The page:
In conclusion, the PA’s failure to deliver on their commitment to end incitement explicitly undermines the principles and conditions on which the peace process is built. That incitement highlights the extent to which Palestinian society has not publicly begun to absorb the changes needed for a practical and genuinely peaceful co-existence with Israel. I contend that incitement is a form of abuse of Palestinian children. We must remember that those children are the next generation of peacemakers and state-builders. Simply put, no peace agreement will be able to guarantee peace in the medium to long term if a generation of Palestinians is growing up indoctrinated to hate Israel, Jews and the west.
I am reassured that this is an issue that the Government are starting to regard with increased seriousness. Indeed, the Prime Minister made his position clear at a United Jewish Israel Appeal dinner late last year, when he said:
“Britain will never support anyone who sponsors a football tournament named after a suicide bomber who killed 20 Israelis in a restaurant. We will not tolerate incitement to terrorism.”
The Government rightly hold Israel to account when Israeli policies stand in the way of peace in the region. By the same reasoning, it is important that they adopt a similar policy with regard to the Palestinians. The Palestinians will take any British silence as a green light to continue this practice. We must insist, as a policy, that the PA end the indoctrination of its youth with views that jeopardise a future of peaceful co-existence.
To that end, I ask the Minister to give me an assurance that the Government will make, and will continue to make, representations to the PA that incitement against Israel is unacceptable and in contravention of the Oslo agreement. Widespread PA-endorsed incitement has gone unchallenged for too long. The PA are clearly not making any effort to educate their people in peace and co-existence with Israel. As we move forward into this “year of peace”, the need to abandon all messages of incitement is more important than ever.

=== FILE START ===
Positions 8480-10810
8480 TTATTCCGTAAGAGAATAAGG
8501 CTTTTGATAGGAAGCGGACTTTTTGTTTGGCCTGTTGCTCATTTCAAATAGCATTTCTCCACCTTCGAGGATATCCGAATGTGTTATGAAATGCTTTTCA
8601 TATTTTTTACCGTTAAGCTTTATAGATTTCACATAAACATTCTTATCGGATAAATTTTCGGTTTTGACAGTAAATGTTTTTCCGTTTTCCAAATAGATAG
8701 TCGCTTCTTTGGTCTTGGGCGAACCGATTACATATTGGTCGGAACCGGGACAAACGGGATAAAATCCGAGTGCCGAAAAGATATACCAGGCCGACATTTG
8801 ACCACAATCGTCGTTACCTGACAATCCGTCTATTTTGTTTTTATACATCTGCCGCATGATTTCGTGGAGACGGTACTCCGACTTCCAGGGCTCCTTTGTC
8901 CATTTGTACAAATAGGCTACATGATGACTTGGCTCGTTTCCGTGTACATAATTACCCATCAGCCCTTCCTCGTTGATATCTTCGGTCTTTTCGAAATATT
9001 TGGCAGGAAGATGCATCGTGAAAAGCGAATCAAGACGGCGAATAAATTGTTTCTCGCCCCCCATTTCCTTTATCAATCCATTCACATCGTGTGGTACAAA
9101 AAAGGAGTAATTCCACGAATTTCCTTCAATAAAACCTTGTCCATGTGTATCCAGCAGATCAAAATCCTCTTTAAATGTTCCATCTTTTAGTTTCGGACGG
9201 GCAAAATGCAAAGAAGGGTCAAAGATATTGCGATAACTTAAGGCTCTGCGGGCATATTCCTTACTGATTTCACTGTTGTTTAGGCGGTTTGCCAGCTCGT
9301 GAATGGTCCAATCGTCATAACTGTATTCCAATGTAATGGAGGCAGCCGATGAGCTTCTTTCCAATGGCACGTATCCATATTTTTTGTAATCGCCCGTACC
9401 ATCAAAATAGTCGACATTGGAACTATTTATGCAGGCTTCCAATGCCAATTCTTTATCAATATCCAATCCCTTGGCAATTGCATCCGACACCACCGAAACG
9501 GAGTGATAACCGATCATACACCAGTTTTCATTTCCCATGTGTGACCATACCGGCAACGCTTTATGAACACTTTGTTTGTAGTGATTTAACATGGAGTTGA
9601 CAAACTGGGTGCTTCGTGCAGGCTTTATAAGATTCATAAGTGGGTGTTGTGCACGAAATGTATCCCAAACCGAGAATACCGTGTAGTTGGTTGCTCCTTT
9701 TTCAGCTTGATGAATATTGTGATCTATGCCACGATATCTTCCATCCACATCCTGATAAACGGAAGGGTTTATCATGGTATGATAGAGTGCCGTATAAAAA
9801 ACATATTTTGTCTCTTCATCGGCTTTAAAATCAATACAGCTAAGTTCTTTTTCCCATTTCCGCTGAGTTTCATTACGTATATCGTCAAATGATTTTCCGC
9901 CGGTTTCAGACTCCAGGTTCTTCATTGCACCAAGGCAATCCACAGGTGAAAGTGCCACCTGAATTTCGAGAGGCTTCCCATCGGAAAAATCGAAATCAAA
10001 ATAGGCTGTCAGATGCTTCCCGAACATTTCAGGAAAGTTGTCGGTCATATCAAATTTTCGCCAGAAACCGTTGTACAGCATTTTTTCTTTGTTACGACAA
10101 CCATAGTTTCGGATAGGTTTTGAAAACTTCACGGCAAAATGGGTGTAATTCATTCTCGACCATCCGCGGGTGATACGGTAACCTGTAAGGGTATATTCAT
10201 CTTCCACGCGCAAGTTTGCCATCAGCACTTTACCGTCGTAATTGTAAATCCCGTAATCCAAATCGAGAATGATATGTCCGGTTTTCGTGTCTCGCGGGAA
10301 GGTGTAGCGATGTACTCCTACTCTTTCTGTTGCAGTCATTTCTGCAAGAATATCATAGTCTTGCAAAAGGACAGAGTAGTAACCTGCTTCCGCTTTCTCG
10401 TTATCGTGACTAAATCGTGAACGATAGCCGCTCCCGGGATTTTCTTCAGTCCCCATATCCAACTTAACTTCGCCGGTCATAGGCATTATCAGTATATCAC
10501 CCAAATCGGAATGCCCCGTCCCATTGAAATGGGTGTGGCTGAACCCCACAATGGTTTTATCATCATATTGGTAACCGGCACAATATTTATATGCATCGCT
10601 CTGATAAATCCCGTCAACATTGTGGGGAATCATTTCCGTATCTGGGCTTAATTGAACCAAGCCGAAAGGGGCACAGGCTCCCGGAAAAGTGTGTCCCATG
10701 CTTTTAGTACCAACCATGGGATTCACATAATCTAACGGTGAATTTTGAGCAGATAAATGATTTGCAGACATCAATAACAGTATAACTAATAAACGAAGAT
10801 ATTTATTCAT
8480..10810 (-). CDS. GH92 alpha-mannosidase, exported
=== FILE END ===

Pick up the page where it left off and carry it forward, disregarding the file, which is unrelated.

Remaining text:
I echo the pleasure of other Members in serving under your chairmanship, Mr Dobbin; as long-established friends, it is particularly good to start in such a way.
My hon. Friend the Member for Sittingbourne and Sheppey (Gordon Henderson) has secured an important and timely debate, and I appreciate his courtesy in sending me a copy of his speech earlier this afternoon. I welcome this opportunity to reiterate the Government’s position on incitement. We oppose, in all circumstances, the advocacy of national, racial or religious hatred that constitutes incitement to discrimination, hostility or violence. We deplore incitement on either side of the Israeli-Palestinian conflict, including any comments that could stir up hatred and prejudice in a region that, perhaps more than any other, needs a culture of peace and mutual respect, as my hon. Friend and other hon. Members made clear.
We do not hesitate to raise instances of incitement with both the Palestinian Authority and Israel whenever we feel that it is appropriate to do so. I am in regular contact with our colleagues in the consulate general in Jerusalem, and in answer to my hon. Friend’s questions, I can say that we have a regular dialogue with both the PA and the Government of Israel, in which we reiterate the need for both sides to prepare their populations for peaceful co-existence, and we take some of the specific issues that he has raised directly to Palestinian sources through our colleagues in Jerusalem.